Cumulative, high-stress calls impacting adverse events among law enforcement and the public

Katelyn K. Jetelina, Alaina M. Beauchamp, Jennifer M. Reingle Gonzalez, Rebecca J. Molsberry, Stephen A. Bishopp, Simon Craddock Lee

Research output: Contribution to journalArticlepeer-review

6 Scopus citations


Background: The unpredictable, and sometimes dangerous, nature of the occupation exposes officers to both acute and chronic stress over law enforcement officers' (LEO) tenure. The purpose of this study is two-fold: 1) Describe multi-level characteristics that define high-stress calls for service for LEO; and 2) Characterize factors that impact cumulative stress over the course of a LEO's shift. Methods: Qualitative data were collected from 28 LEOs at three law enforcement agencies in the Dallas-Fort Worth areas from April 2019 to February 2020. Focus group data were iteratively coded by four coders using inductive and deductive thematic identification. Results: Five multi-level factors influenced officer stress: 1) officer characteristics (e.g. military experience; gender); 2) civilian behavior (e.g. resistance, displaying a weapon); 3) supervisor factors (micromanagement); 4) environmental factors (e.g.Time of year); and, 5) situational factors (e.g. audience present; complexity of calls). Four themes that characterized cumulative stress: 1) cyclical risk; 2) accelerators; 3) decelerators; and 4) experience of an adverse event. Conclusions: LEOs become susceptible to adverse events (e.g. injury, excessive use of force) after repeated exposure to high-stress calls for service. Ongoing exposures to stress continue to occur throughout the shift. Our long-Term goal is to interrupt this repetitive, cumulative process by restricting the number of consecutive high-risk, high-intensity calls an officer is permitted to respond to.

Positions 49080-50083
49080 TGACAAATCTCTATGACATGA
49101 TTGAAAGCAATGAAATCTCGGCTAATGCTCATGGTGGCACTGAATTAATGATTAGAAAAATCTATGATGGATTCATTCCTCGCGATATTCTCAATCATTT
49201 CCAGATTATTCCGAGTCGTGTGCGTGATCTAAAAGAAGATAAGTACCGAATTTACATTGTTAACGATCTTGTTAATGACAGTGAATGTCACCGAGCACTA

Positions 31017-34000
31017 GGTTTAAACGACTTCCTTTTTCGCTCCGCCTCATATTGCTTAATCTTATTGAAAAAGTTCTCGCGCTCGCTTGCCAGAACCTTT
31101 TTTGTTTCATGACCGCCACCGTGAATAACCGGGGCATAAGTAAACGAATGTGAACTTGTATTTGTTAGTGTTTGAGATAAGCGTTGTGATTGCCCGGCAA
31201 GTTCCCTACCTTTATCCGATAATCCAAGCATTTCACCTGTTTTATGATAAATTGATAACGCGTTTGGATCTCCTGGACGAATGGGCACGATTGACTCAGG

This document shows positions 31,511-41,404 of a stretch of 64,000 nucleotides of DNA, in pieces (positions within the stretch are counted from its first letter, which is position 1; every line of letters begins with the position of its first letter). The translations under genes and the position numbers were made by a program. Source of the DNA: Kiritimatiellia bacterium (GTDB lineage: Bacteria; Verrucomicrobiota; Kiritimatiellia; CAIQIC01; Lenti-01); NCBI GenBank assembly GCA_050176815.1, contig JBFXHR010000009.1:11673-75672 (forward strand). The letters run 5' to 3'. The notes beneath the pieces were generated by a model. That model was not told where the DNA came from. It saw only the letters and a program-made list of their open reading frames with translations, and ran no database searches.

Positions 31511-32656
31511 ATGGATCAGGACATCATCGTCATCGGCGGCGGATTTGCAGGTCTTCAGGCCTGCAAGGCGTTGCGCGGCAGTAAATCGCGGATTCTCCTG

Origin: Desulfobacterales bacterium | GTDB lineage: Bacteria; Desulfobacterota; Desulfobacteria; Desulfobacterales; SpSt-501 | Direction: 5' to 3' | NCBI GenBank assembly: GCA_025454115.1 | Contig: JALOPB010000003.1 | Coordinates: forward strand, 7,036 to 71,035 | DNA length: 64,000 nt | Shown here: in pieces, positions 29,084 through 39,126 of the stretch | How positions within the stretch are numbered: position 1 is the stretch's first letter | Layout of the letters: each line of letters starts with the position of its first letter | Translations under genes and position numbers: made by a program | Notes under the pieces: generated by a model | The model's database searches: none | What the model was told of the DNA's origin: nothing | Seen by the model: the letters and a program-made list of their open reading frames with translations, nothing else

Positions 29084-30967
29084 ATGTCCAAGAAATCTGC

Original languageEnglish (US)
Article number1137
JournalBMC public health
Issue number1
StatePublished - Jul 20 2020

ASJC Scopus subject areas

  • Public Health, Environmental and Occupational Health


Dive into the research topics of 'Cumulative, high-stress calls impacting adverse events among law enforcement and the public'. Together they form a unique fingerprint.

Cite this